Dr. Beman Khulpateea is a Fellowship-trained gynecologic oncologist, providing advanced surgical options for women facing the challenge of a GYN cancer diagnosis.
Mercy doctors offer a breakthrough treatment for hepatitis C that cures most patients and saves lives. Hepatitis C is an infection of the liver caused by the hepatitis C virus and can lead to permanent liver damage if untreated.
Named a Best National Hospital in Orthopedics by U.S. News & World Report, Mercy Medical Center is home to Orthopedics and Joint Replacement offering innovative joint, hip and knee preservation, replacement and treatment options.
Mercy offers emergency care on the Downtown Baltimore campus 24 hours a day, 7 days a week (410-332-9477) with access to a trained emergency medicine team, diagnostic services and consultations with specialists.
In case of an Emergency, Dial 911 and follow the instructions of the EMS (Emergency Medical Services) team.
Mercy Medical Center's downtown campus includes our Main Hospital - The Mary Catherine Bunting Center, McAuley Plaza and The Weinberg Center.
General visiting hours at Mercy are 11:00 am to 8:30 pm. Hours vary by floor, please check with the nursing staff or call 410-332-9555.
The Center for Neurogastroenterology and GI Motility at Mercy provides advanced diagnostic tests and therapies for many GI conditions that tend to be difficult to properly diagnose and treat. GI motility expert Dr. Bryan Curtin uses biofeedback bowel retraining as a therapeutic option for patients experiencing life-limiting conditions such as chronic constipation, fecal incontinence and other anorectal pain disorders.
Biofeedback is used to treat chronic constipation and other anorectal conditions caused by pelvic floor dysfunction. This treatment strengthens and relaxes the muscles that control release of bowel movements by retraining them to improve bowel or bladder function and decrease some types of pelvic floor pain.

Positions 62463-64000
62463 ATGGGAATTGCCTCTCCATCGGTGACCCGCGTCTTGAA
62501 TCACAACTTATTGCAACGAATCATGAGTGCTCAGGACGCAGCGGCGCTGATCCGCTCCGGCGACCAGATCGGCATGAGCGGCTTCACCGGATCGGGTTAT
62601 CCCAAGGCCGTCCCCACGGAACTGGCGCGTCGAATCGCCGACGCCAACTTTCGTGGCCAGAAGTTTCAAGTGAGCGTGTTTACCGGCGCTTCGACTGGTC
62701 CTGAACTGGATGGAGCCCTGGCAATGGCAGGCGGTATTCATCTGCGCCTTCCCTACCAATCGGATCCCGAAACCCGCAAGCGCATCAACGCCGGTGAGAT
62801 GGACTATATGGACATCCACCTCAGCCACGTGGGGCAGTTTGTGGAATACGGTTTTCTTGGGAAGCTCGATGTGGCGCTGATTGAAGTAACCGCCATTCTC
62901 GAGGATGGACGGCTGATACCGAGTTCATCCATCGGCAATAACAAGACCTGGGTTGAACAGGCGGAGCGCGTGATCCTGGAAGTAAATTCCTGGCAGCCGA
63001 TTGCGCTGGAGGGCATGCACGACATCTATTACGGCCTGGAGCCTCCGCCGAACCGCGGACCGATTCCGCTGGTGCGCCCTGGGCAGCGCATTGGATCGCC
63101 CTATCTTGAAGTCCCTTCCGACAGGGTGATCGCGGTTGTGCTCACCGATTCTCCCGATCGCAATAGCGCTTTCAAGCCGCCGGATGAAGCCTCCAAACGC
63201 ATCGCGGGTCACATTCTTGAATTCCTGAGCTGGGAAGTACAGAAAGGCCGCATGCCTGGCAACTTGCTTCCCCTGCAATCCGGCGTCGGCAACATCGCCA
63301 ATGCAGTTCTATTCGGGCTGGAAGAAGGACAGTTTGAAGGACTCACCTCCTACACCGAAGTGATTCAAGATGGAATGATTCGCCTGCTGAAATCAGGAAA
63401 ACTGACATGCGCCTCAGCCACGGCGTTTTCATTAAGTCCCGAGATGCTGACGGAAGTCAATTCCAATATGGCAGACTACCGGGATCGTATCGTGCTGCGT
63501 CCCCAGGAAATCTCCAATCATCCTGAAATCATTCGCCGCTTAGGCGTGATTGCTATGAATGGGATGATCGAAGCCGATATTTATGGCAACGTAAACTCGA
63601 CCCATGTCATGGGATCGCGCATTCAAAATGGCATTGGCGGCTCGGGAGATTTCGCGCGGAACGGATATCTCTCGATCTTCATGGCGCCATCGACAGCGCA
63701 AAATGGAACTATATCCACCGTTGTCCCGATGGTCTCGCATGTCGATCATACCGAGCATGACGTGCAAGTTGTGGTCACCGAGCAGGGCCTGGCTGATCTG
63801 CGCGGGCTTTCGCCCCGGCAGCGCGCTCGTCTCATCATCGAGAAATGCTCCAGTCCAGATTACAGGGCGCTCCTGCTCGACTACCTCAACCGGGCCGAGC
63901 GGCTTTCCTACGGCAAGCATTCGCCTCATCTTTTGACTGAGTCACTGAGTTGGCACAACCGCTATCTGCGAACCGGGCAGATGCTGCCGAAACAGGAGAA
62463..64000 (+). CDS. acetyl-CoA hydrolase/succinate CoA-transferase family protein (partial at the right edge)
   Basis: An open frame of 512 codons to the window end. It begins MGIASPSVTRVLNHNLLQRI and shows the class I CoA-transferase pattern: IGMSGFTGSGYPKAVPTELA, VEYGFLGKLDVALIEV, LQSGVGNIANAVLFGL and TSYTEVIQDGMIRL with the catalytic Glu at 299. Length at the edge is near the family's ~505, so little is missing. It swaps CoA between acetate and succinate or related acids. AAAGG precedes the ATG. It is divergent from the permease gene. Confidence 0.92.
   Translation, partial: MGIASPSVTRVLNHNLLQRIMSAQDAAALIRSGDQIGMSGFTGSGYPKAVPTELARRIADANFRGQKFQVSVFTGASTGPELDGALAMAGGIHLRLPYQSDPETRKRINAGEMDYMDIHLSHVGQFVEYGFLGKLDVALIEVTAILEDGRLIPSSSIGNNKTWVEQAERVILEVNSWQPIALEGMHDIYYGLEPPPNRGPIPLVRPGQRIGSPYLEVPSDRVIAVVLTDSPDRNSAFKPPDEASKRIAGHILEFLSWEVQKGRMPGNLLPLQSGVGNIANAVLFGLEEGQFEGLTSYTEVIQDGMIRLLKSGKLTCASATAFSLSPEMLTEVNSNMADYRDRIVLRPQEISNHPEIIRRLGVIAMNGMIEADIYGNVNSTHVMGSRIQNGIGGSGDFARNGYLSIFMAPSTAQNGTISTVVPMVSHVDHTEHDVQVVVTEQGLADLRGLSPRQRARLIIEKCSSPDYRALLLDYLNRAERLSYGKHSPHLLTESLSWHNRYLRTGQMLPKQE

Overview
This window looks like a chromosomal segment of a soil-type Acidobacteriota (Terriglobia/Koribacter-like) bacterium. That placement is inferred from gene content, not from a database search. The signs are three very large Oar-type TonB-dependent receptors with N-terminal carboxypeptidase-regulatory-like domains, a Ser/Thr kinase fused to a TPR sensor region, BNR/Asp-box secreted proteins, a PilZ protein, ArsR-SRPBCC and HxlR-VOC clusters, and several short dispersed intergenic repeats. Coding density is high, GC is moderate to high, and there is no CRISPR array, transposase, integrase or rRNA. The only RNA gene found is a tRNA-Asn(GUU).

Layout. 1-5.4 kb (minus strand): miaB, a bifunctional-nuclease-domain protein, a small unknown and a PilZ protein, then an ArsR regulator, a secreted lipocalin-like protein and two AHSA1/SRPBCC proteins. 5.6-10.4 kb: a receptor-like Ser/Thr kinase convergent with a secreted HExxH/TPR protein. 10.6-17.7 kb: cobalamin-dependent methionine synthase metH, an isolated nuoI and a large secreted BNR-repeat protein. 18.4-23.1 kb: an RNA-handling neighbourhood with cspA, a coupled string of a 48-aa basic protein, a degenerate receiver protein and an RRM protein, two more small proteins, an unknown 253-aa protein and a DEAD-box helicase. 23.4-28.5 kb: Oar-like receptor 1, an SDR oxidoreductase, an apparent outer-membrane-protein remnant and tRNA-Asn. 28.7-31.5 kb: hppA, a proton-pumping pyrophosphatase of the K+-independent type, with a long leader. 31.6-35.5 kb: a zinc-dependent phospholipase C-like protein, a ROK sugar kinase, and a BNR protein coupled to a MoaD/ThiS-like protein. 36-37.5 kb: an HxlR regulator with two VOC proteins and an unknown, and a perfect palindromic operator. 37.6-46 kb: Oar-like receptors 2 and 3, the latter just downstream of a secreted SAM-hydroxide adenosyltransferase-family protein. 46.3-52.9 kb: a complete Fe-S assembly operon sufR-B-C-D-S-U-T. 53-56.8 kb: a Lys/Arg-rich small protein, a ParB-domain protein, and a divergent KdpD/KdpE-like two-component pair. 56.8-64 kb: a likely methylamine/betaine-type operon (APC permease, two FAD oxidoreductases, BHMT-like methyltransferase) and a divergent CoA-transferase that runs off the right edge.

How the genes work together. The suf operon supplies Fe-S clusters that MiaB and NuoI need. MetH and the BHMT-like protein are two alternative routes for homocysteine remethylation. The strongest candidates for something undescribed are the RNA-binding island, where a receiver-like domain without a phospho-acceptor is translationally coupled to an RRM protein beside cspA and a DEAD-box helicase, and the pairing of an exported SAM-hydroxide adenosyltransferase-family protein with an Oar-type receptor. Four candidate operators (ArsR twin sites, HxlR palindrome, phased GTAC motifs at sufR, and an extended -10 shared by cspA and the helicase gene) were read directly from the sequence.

Biofeedback bowel retraining is a painless process that uses special sensors and a computer monitor to display information about muscle activity. This information or “feedback” is used to gain sensitivity, and with practice, exert improved control over pelvic floor muscle function.
An important part of biofeedback therapy is consistent practice of the pelvic floor muscle exercises at home. With biofeedback, an individual can learn to stop using the incorrect muscles, and start using the correct ones.
Biofeedback bowel retraining is generally considered a good first-line treatment option for dyssynergic defecation and may also be useful for other anorectal disorders. Our team at Mercy is specially trained in this modality.
The Institute for Digestive Health & Liver Disease at Mercy Medical Center brings Baltimore-based top gastroenterologists, doctors, surgeons and specialists to the patient communities of the Mid-Atlantic region with leading treatments for diseases and conditions affecting the digestive tract, including liver and hepatobiliary diseases, inflammatory bowel and colorectal diseases such as Crohn's disease or colitis, conditions of the pancreas, heartburn and reflux disease (GERD), and stomach and intestinal disorders.
A 2020 TOP DOC
Experienced colon and rectal surgeon Dr. Jeffery Nelson serves as the Surgical Director of Mercy's Center for Inflammatory Bowel and Colorectal Diseases.
Smokers who quit have a 65 percent lower risk of a Crohn's disease flare-up and are less likely to need steroids or other medications.